For 5 days in May 1980, thousands watched around the world as the shadowy figures of the SAS performed a daring and dramatic raid on the Iranian Embassy in London, catapulting a little-known specialist unit into the full glare of the world's media. Hailed by Margaret Thatcher as "a brilliant operation, carried out with courage and confidence," the raid was a huge success for the SAS, who managed to rescue nineteen hostages with near-perfect military execution, although two hostages were killed by terrorists. Despite the acclaim and media attention, details of the siege are still largely unknown and those at the heart of the story, the identities of the SAS troopers themselves, remain a closely guarded secret.
This book takes a concise and in-depth look at the dramatic events of the Iranian Embassy Siege, revealing the political background behind it and carefully analyzing the controversial decision by the Prime Minister and Home Secretary to sign over control of the streets of London to the military. Unique bird's eye view artwork illustrates the moment the walls were breached and show how the strict planning of the operation was critical to its success. With input from those involved in the mission, and discussion on the effective training regimes of the SAS, the author strips away some of the mystery behind the best counter-terrorism unit in the world and their most famous raid.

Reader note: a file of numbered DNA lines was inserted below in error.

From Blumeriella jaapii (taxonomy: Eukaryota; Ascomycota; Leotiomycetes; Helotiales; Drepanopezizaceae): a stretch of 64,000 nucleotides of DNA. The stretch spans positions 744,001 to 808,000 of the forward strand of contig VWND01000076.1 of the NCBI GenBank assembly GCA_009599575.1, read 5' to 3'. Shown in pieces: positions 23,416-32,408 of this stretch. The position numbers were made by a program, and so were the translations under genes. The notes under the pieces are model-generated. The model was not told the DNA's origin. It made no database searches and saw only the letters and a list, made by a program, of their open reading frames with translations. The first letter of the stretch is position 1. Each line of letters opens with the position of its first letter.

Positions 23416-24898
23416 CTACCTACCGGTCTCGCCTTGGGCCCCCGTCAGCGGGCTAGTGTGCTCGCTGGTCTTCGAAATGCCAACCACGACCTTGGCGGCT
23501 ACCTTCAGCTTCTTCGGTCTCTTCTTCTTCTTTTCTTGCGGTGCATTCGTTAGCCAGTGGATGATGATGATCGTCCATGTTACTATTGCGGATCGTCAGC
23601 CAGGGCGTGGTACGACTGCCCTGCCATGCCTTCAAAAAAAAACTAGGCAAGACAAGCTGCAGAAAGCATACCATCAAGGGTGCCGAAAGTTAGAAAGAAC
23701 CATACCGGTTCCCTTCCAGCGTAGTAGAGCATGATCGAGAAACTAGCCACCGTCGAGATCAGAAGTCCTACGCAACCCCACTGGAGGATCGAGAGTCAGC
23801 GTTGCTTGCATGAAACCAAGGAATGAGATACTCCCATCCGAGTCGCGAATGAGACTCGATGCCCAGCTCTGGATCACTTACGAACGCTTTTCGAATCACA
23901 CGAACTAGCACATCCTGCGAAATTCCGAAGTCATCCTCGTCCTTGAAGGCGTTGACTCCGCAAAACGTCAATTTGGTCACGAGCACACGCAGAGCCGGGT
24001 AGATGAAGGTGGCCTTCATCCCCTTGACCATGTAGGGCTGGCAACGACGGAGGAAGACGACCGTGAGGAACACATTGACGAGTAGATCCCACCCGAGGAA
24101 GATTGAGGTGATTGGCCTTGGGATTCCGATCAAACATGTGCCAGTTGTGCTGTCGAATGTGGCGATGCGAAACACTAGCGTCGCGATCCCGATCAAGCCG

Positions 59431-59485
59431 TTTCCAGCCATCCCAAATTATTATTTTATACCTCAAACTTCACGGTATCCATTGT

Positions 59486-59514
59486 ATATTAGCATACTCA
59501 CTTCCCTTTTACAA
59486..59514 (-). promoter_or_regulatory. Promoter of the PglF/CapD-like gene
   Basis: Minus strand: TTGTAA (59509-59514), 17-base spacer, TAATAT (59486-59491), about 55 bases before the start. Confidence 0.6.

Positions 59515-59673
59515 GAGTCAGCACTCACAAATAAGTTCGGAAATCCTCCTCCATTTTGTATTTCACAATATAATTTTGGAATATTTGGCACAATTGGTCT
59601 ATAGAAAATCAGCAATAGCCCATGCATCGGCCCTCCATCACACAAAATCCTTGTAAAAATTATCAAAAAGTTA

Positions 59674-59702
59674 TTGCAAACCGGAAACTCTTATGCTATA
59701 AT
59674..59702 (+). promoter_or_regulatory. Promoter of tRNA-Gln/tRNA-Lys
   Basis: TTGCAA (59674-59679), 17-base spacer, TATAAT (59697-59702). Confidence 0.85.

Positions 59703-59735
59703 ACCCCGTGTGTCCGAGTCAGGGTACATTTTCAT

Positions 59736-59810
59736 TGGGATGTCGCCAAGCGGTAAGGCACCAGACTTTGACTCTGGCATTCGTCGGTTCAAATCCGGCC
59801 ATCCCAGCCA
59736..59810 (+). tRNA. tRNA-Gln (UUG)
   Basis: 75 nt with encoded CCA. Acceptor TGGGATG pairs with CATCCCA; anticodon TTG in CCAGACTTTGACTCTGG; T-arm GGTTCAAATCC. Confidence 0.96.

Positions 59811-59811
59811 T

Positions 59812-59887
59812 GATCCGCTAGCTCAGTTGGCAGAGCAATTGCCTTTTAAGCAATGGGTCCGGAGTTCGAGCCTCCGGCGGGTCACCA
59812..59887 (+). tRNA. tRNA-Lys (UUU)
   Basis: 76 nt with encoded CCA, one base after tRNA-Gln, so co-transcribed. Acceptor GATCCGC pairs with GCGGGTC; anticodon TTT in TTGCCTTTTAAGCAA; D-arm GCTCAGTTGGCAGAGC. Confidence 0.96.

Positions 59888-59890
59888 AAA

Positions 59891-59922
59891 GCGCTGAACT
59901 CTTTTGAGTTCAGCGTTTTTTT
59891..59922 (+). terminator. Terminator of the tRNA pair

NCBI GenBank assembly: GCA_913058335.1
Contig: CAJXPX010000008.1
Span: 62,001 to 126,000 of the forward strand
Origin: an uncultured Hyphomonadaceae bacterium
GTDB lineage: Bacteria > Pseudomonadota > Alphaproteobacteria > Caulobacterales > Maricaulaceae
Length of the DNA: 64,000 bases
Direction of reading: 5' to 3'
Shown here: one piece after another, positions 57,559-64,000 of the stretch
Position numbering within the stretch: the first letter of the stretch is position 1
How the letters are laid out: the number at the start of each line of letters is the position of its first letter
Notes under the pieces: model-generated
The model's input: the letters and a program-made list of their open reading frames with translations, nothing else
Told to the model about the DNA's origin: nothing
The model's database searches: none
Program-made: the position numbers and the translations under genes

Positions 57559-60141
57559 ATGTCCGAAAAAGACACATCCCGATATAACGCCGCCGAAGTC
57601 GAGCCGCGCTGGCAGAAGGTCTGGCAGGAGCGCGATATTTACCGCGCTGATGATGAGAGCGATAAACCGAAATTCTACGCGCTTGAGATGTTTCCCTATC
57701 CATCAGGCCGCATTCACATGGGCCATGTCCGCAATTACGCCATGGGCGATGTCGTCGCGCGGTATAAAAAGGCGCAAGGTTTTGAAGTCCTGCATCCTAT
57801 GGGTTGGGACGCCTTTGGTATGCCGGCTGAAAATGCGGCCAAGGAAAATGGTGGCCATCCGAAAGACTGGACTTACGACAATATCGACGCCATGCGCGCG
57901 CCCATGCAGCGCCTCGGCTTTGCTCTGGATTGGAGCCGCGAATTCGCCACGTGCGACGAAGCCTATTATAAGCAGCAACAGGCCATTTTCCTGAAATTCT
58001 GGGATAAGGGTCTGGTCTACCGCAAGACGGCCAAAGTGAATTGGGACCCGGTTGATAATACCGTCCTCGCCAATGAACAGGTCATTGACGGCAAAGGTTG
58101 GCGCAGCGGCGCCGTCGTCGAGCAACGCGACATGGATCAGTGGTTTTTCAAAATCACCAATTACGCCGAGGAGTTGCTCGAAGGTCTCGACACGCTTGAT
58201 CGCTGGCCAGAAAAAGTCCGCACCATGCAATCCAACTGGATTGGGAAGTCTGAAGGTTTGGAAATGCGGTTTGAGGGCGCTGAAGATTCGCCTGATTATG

Who Dares Wins - The SAS and the Iranian Embassy Siege 1980 by Gregory Fremont-Barnes